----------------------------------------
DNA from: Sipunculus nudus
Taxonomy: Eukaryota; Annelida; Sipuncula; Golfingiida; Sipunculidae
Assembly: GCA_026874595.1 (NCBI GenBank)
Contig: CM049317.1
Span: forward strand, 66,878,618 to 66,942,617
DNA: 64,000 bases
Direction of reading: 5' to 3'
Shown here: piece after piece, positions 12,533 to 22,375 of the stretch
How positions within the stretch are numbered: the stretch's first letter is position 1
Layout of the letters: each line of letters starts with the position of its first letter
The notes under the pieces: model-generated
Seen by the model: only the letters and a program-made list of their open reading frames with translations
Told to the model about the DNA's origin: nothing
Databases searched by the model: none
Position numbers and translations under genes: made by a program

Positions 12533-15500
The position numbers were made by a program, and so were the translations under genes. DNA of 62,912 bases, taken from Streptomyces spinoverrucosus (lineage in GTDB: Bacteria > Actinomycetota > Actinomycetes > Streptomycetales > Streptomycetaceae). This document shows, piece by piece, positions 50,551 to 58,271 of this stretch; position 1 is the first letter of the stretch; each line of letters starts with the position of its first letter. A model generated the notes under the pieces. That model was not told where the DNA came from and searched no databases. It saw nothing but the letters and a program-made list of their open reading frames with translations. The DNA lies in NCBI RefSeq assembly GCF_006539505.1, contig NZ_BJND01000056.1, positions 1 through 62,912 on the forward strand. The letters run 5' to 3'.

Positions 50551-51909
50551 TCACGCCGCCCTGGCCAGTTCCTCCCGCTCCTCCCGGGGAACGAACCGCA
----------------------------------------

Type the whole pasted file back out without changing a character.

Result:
DNA from: Sipunculus nudus
Taxonomy: Eukaryota; Annelida; Sipuncula; Golfingiida; Sipunculidae
Assembly: GCA_026874595.1 (NCBI GenBank)
Contig: CM049317.1
Span: forward strand, 66,878,618 to 66,942,617
DNA: 64,000 bases
Direction of reading: 5' to 3'
Shown here: piece after piece, positions 12,533 to 22,375 of the stretch
How positions within the stretch are numbered: the stretch's first letter is position 1
Layout of the letters: each line of letters starts with the position of its first letter
The notes under the pieces: model-generated
Seen by the model: only the letters and a program-made list of their open reading frames with translations
Told to the model about the DNA's origin: nothing
Databases searched by the model: none
Position numbers and translations under genes: made by a program

Positions 12533-15500
The position numbers were made by a program, and so were the translations under genes. DNA of 62,912 bases, taken from Streptomyces spinoverrucosus (lineage in GTDB: Bacteria > Actinomycetota > Actinomycetes > Streptomycetales > Streptomycetaceae). This document shows, piece by piece, positions 50,551 to 58,271 of this stretch; position 1 is the first letter of the stretch; each line of letters starts with the position of its first letter. A model generated the notes under the pieces. That model was not told where the DNA came from and searched no databases. It saw nothing but the letters and a program-made list of their open reading frames with translations. The DNA lies in NCBI RefSeq assembly GCF_006539505.1, contig NZ_BJND01000056.1, positions 1 through 62,912 on the forward strand. The letters run 5' to 3'.

Positions 50551-51909
50551 TCACGCCGCCCTGGCCAGTTCCTCCCGCTCCTCCCGGGGAACGAACCGCA